What should I look for in a wedding photographer?
In short; quite a lot. But the things you’re looking for might not be the things you should be looking for.
Many people go out looking for the most expensive because they believe they must be the best, just hire someone a friend recommends or are on such a tight budget that they choose on price.
It’s not a photographer’s job to voice everyone into place and control the flow of a wedding – if you need that (and many weddings do) you have ushers or you can hire an MC.
None of these are good reasons to hire someone. This is your wedding day, it’s one of the few days of your life you’ll look back at in years to come and remember the way you looked at each other during the speeches or the look of elated fear on the grooms face as he turns to see the dress on her future wife walking down the isle.
Many people don’t understand what a good wedding photo is – in fact some see it as an unnecessary evil they have to endure. I’d like to take this opportunity to explain why it’s important to really think about who you have shooting your photos.
It’s not a photographer’s job to voice everyone into place and control the flow of a wedding – if you need that (and many weddings do) you have ushers or you can hire an MC. Believe me, they are FAR more effective.
A photographer’s job is to record moments during they day. They might be formal shots of the bride & friends, or your guests balling at the hilarious best man speech.
So when it comes to choosing a shooter, bear this in mind.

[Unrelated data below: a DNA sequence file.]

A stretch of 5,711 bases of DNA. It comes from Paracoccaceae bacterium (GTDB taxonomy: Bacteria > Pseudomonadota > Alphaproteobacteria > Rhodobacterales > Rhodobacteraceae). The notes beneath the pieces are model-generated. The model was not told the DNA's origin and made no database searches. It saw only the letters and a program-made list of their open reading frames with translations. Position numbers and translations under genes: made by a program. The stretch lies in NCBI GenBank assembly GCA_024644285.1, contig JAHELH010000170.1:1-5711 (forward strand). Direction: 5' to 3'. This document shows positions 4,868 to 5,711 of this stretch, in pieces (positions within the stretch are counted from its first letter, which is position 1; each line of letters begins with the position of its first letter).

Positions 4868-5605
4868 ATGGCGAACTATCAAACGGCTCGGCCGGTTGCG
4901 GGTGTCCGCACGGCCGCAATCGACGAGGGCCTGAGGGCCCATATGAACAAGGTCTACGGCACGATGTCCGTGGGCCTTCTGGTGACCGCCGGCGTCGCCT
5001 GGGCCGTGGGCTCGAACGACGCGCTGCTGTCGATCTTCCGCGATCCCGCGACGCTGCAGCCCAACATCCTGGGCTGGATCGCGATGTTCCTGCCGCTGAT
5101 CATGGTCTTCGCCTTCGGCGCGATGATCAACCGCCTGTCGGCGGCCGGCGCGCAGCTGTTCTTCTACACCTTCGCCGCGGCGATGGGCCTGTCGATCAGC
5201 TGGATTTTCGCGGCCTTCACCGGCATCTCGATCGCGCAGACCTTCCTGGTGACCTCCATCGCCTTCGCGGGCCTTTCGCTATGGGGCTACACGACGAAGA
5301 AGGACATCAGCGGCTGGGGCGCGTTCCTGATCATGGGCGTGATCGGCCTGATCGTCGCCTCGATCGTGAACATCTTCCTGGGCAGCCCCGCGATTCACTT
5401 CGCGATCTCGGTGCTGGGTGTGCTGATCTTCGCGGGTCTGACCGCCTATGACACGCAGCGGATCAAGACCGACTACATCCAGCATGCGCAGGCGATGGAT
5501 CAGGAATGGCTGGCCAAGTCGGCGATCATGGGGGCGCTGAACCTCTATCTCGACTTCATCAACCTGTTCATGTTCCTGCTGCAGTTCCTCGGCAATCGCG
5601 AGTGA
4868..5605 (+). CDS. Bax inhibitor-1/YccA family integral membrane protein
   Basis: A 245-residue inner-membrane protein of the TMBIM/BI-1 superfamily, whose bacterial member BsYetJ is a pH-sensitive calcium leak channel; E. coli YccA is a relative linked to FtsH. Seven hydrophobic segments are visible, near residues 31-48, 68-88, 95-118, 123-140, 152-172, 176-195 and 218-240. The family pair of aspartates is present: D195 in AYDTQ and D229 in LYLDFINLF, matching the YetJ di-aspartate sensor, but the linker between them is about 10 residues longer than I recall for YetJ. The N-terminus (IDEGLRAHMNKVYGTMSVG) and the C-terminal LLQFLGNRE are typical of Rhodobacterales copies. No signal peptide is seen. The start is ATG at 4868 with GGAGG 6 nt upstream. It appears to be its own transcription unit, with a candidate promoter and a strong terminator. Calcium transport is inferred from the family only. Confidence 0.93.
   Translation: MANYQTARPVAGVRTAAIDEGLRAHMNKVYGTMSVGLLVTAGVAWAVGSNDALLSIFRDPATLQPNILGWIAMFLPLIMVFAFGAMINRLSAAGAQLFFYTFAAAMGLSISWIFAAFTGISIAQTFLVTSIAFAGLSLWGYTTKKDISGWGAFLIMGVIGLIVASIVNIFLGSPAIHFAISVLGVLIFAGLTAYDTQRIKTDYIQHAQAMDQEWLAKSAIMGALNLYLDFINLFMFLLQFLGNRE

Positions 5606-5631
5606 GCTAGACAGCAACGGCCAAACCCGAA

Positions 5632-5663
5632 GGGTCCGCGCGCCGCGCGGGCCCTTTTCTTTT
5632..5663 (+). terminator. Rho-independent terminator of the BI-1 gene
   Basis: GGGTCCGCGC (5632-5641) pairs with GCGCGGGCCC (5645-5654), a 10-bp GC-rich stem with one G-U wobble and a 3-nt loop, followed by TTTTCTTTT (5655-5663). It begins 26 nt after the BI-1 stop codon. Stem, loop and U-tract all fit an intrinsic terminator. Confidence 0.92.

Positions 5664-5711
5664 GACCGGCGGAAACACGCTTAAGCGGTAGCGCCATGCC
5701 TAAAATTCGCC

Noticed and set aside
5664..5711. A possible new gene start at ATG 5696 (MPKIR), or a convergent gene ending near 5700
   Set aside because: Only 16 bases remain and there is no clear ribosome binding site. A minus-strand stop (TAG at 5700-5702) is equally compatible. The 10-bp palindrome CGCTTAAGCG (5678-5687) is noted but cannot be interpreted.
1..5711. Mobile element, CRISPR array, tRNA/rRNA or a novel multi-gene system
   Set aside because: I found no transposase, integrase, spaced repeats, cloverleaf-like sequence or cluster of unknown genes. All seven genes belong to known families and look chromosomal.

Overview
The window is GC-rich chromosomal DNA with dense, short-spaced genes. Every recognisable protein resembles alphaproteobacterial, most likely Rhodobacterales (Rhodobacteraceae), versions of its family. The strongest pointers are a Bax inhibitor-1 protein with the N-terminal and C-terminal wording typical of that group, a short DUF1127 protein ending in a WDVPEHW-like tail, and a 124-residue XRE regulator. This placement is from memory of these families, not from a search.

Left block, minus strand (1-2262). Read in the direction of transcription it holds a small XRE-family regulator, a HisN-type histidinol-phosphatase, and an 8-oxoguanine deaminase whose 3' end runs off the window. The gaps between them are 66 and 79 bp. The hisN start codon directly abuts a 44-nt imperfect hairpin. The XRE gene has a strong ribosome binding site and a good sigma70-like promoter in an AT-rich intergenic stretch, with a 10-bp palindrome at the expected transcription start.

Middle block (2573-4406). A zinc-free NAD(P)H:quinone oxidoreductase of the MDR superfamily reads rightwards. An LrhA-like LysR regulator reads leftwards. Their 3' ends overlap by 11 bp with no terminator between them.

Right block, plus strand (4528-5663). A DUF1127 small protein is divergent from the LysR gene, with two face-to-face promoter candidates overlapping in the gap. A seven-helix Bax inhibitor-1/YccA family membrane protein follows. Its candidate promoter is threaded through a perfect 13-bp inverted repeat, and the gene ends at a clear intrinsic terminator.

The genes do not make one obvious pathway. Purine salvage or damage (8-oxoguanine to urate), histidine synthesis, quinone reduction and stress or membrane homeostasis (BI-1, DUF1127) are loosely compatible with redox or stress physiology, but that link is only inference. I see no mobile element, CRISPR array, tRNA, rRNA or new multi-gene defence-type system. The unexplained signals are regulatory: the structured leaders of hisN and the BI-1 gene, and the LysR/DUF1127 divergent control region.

You also need to love their work. So make sure you have a good look at their previous work. If you aren’t sure, book them for an hour to see if you think they’ll be right for you – I do this for free if you’re interested in booking.
When it comes to how images look, please don’t confuse an effect with a style. Anyone with a copy of Lightroom can make an image black and white, apply a vintage effect or make your day look a bit sunnier. There’s nothing wrong with these practices (I do it myself), but they aren’t what make a good photo.
Look at their shots – it’s hard to have any real emotional attachment to shots of someone else’s wedding but look at the people. If they look staged or false then they usually are. Is that how you want to remember the biggest day of your life? I doubt it.
Smiles are good sign – you have to be on the ball to catch one. Or (and you might need to actually shoot people to notice this) the moment when you’re shooting people walking up to the church: most will, shyly look down when they see the lens pointing their way. Is that pointing at me? A few moments pass while they are gazing at the gravel in front of them, then they look up…
As their gaze retracts to see where the 70-200mm lens is pointing, what they don’t realise is that their face is usually in the perfect position for a portrait shot… ‘click’.
It took me numerous weddings to actually ‘get’ this. But it makes for such a nice shot and I’d recommend it to any trainee (or Pro) photographer.
I digress, what should you look for in a photographer? Someone who’s work you love, and someone you can have around during a very long day. Simple as that.